Nobody’s perfect and neither is accommodation
Disability accommodation is a co-operative effort; neither side has to get what it wants for it to be reasonable
Feb 13, 2018
An arbitrator found CPR didn’t fulfill its duty to accommodate and, despite the railway’s protests over the last-minute information, it should have implemented a graduated return-to-work plan. REUTERS/Todd Korol
By Jeffrey Smith
When an employee has to take medical leave, it can cause some headaches for the employer. And if that employee comes back to work requiring accommodation in the form of modified duties or shorter hours for a period of time, the employer must do some more juggling. Since disability is a protected ground under human rights legislation, employers don’t really have a choice but to accommodate in such circumstances.
It’s also been established that the accommodation process is a two-way street. Employers have an obligation to examine all possible avenues of accommodation to keep the employee working, but employees also have an obligation to participate in the process. This means working with the employer to come up with a reasonable accommodation plan, as well as providing appropriate medical information.
The medical information provided doesn’t have to be extensive to the point it violates the employee’s right to privacy, but just enough to let the employer know the employee’s capabilities and restrictions, along with how long any restrictions are expected to be in effect.
There have been cases where employees have claimed they weren’t being accommodated when in fact the employer was making reasonable efforts and the employee wasn’t getting the exact solution she wanted. Accommodation doesn’t have to be perfect and exactly what the employee wants, but rather objectively reasonable. This is also applies on the flip side, when employers may not be completely happy with the extent of the medical information they’re getting, but it should be enough to develop an accommodation plan.
Take the recent case of a Canadian Pacific Railway (CPR) worker who had to take a medical leave of absence due to a back injury. He remained in touch with CPR while he underwent medical assessments and provided functional abilities forms and doctor’s notes. He had an assessment done about three months after the injury that stated he might be able to return in another three months, giving a date of June 6. The worker was also granted workers’ compensation benefits until June 4, so CPR planned for the worker to be back to work as normal in the first week of June.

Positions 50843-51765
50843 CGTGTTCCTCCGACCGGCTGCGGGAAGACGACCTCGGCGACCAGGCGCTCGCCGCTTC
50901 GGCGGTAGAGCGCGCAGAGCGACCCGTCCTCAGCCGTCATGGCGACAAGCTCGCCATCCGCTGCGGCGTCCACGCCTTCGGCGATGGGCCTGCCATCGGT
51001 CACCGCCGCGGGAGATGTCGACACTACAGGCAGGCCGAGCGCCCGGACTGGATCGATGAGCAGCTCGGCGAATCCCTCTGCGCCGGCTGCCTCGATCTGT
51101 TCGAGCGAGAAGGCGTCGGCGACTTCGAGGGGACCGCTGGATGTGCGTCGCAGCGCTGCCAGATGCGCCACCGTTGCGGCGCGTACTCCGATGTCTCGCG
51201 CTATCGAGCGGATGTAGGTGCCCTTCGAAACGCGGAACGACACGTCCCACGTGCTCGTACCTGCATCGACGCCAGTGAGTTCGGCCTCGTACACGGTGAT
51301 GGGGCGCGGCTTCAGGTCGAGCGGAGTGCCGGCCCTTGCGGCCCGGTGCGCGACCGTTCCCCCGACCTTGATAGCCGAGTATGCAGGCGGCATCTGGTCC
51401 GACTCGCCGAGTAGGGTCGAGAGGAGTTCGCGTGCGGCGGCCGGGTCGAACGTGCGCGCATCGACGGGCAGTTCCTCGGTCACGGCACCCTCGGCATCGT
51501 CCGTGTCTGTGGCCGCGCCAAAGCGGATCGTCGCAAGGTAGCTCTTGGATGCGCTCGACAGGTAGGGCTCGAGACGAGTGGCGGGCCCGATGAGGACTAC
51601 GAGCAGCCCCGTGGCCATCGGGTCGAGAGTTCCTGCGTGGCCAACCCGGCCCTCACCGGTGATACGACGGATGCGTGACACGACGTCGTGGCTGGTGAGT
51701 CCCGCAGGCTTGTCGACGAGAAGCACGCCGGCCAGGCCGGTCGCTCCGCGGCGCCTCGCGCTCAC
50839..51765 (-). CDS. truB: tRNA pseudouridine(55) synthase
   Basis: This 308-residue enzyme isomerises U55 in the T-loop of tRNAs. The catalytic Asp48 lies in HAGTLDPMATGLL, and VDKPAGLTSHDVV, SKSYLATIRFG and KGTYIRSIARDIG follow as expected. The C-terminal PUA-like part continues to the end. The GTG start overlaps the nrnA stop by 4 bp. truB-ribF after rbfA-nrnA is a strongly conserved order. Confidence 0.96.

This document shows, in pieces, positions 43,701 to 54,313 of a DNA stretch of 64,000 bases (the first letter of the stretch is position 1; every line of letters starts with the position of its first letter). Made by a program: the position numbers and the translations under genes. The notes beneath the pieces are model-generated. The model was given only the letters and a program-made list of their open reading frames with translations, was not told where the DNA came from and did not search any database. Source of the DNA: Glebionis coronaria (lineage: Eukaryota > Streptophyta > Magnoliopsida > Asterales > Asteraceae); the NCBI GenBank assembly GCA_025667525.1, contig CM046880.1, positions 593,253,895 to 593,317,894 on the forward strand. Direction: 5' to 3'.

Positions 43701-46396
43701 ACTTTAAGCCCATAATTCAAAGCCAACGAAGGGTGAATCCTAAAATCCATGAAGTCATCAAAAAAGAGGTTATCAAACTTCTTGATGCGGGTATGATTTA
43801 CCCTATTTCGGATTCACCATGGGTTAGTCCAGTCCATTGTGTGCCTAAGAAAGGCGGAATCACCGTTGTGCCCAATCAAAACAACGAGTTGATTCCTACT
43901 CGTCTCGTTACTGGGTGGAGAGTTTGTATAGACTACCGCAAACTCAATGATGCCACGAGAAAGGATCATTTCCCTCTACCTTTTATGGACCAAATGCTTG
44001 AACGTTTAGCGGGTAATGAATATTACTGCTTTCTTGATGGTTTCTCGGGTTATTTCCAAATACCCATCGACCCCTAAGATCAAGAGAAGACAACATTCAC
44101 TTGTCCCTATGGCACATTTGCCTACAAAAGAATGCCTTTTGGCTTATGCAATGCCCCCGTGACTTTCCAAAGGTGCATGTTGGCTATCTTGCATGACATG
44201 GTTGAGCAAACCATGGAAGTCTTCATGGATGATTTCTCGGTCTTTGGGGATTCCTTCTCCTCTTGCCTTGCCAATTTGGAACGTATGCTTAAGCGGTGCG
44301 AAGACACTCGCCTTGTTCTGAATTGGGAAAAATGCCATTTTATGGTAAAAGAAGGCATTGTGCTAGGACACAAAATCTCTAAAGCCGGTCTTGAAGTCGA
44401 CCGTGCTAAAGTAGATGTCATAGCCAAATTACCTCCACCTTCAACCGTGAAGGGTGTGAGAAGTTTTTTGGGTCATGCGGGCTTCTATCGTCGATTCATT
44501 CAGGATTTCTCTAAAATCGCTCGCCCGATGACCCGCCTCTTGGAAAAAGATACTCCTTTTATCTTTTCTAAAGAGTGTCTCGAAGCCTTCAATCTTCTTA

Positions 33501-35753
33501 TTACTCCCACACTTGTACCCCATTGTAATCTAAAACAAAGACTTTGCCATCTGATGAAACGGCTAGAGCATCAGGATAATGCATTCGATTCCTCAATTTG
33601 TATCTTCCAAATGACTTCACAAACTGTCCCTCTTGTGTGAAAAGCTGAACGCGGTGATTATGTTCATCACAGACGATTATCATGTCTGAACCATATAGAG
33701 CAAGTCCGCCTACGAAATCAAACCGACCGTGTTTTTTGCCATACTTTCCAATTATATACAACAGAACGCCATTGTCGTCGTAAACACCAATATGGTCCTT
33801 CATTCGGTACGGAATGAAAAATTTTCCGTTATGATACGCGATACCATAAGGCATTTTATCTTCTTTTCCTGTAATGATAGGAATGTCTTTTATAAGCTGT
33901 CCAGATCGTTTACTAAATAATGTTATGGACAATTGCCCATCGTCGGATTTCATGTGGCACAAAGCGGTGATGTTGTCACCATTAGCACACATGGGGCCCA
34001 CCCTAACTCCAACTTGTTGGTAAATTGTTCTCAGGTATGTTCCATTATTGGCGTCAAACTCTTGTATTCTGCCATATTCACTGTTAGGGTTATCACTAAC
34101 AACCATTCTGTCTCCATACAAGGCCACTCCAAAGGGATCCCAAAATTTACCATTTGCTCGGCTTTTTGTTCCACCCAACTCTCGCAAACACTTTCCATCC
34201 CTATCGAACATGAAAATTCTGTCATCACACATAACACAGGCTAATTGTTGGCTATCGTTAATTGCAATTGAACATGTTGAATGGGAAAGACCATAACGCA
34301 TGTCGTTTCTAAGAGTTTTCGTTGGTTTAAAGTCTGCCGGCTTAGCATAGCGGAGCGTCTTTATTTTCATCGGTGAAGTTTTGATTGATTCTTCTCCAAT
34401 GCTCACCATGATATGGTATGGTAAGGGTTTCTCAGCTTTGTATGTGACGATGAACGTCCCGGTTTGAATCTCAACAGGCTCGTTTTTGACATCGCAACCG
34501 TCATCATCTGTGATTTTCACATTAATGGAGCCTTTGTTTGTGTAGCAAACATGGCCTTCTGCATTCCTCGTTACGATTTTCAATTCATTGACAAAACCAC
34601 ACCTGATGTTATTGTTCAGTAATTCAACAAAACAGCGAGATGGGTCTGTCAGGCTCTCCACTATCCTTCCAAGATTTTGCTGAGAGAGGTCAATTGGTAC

However, a couple of months later, shortly before the worker’s scheduled return date, he submitted a functional abilities form recommending a gradual return to work and a doctor’s note recommending the worker start with two hours per day for one week, then increase by two hours per day each week until he reached a full eight hours per day.
CPR was thrown for a bit of a loop and requested more medical information, and the worker provided another doctor’s note recommending a different graduated work schedule of four hours a day for two weeks, six hours a day for two more weeks, and then eight hours a day after that. CPR refused to implement a graduated schedule and the worker remained off work for another two months.
An arbitrator found CPR didn’t fulfill its duty to accommodate and, despite the railway’s protests over the last-minute information, it should have implemented a graduated return-to-work plan. The original return-to-work date was only a suggestion and there was no guarantee the worker would be at full abilities at that time, said the arbitrator.
The information the worker provided shortly before the return-to-work date kept CPR up to date and was plenty for it to plan the worker’s accommodation: see Canadian Pacific Railway and Teamsters Canada Rail Conference (Robinson), Re, 2017 CarswellNat 7905 (Can. Railway Office of Arb. & Dispute Res.).
Accommodation isn’t always convenient — and probably isn’t most of the time. But employees deserve to be protected when they have a need for it, and it’s probably in the employer’s best interests in the long run to accommodate whenever possible. Accommodation works both ways — it doesn’t have to be perfect, just reasonable for both sides.
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Jeffrey R. Smith is the editor of Canadian Employment Law Today, a publication that looks at workplace law from a business perspective.